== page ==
For Seattle voters trying to decide between Heidi Wills and Dan Strauss for City Council, it can be tough to differentiate between their positions.

Getting past Strauss’ polished delivery and all his folksy Ballard references requires knowledge of code words and dog whistles used by the City Hall establishment.

Heidi Wills
Heidi Wills

Thankfully, Strauss made it easy during a recent forum for the District 6 candidates, seeking to represent Ballard, Green Lake and Fremont, reaffirming that Wills is the far better choice

Twice, Strauss outright said his views are very similar to those of Mike O’Brien, but he’ll be more effective.

“I share a lot of the same values as our current council member,” Strauss said, “and I do things very differently.”

Yikes, or should we say “uff da”?

Strauss is a sharp candidate, but that wasn’t demonstrated by aligning himself with O’Brien, a divisive ideologue who alienated many of his constituents and is giving up his seat this year.

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O’Brien epitomizes a council status quo that applies wishful thinking to serious challenges, prioritizing symbolic gestures over data and pragmatism. Crime, congestion and arguably quality of life worsened on his watch, making District 6 a showcase of the city’s failures to maintain safety and civility, substantially reduce homelessness, and ensure streets and infrastructure can handle growth the city encourages.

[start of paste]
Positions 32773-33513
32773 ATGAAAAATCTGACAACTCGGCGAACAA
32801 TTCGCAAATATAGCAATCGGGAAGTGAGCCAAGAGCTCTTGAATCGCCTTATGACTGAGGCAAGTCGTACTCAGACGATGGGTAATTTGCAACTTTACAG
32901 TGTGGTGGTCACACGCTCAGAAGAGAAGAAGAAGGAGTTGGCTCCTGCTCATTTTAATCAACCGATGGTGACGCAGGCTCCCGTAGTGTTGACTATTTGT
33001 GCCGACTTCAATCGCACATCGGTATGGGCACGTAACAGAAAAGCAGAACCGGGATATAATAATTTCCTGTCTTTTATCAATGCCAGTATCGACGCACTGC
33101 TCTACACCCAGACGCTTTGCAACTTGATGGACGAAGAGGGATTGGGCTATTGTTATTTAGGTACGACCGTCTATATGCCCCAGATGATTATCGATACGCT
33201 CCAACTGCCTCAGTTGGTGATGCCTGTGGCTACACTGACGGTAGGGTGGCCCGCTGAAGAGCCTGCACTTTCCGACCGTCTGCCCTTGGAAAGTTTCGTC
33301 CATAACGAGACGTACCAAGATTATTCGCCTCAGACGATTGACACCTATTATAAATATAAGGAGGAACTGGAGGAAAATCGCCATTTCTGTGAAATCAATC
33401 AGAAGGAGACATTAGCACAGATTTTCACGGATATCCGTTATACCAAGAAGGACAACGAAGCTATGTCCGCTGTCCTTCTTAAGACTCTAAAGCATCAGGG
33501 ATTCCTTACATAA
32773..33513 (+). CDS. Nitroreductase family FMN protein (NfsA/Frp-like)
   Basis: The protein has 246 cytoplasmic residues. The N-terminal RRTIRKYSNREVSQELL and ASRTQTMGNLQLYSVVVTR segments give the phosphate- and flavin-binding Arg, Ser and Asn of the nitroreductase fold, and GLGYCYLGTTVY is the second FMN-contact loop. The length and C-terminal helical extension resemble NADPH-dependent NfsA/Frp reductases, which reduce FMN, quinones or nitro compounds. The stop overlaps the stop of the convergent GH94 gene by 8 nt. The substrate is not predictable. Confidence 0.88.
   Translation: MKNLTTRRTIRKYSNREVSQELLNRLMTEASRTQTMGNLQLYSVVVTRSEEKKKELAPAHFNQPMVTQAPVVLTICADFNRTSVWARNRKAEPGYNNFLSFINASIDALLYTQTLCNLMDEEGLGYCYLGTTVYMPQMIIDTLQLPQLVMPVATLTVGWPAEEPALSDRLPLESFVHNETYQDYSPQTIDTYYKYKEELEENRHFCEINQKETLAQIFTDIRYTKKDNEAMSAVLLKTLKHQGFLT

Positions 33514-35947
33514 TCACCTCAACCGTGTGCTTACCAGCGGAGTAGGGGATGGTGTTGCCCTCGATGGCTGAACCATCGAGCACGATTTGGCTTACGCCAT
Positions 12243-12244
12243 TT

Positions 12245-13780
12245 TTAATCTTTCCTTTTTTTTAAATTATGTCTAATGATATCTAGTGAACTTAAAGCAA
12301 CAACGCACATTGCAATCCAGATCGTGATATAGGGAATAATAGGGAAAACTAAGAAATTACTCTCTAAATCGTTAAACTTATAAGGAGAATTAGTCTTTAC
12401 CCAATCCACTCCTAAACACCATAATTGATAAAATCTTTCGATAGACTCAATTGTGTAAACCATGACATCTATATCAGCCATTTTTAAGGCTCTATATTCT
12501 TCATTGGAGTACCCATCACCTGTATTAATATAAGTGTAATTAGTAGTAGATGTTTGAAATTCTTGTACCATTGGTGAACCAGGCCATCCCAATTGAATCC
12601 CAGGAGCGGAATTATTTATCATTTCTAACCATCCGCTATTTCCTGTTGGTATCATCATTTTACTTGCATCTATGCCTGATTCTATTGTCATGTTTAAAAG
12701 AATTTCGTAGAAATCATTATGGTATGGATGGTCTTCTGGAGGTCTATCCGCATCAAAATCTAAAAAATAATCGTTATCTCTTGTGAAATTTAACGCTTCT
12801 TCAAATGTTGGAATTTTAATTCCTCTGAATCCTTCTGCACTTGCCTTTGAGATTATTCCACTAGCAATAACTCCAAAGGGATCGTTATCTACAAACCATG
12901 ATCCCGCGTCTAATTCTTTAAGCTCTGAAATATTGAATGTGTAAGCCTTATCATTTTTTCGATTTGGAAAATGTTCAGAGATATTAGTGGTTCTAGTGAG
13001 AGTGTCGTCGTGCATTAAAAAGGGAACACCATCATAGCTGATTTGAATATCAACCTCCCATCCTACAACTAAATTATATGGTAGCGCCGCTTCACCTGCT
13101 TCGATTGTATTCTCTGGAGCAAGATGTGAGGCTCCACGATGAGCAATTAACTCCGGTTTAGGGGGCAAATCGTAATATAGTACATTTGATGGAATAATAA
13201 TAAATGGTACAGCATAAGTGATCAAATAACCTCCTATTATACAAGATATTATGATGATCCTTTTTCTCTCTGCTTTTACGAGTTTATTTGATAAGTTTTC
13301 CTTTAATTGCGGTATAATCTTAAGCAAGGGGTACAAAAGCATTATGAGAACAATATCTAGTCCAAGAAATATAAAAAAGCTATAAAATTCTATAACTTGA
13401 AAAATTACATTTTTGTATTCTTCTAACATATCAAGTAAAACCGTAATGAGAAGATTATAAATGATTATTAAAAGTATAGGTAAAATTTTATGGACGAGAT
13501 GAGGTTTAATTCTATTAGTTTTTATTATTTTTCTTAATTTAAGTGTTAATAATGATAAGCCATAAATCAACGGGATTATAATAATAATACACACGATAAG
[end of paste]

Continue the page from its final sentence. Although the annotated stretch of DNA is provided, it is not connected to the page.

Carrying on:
O’Brien’s values led to a peak Ballard moment last year, when he was physically thrown out of the landmark Pacific Fishermen Shipyard during a Nordic Museum opening celebration. The shipyard lies on a key industrial road where O’Brien insists on adding a major bike corridor, rejecting employers’ request to locate the path a few blocks away.

Wills, a former council member who went on to run an educational nonprofit and a successful small business, tactfully declined to criticize O’Brien directly.

Instead, Wills gave examples of things she’d do differently. She’s concerned about increased polarization in the district, such as picking sides in disputed transportation projects, rather than seeking a balanced approach. Wills also disagreed with O’Brien’s past support for allowing homeless people to sleep in parks; she said that’s problematic, unsafe and unhygienic for people in such circumstances, and the city should rely on its navigation teams — of social workers and police — to help them into housing.

Strauss does know how to push policy — that’s been his career since graduate school, most recently as a council legislative aide. The question is whether he’ll push policy that prioritizes District 6, and responds to residents’ concerns, or continue advancing the rigid agenda of City Hall ideologues and special interests.

Truly, the last thing District 6 needs is Mike O’Brien 2.0, better able to implement zany policies that sound great in the downtown echo chamber but fall flat in the real world.

Fortunately, voters have a great option in Wills, a deep blue progressive and environmentalist with extensive experience in the public and private sectors. Council missteps 16 years ago actually make Wills a wiser, better representative.

District 6 voters should elect Wills, their best hope for more thoughtful, responsive city representation.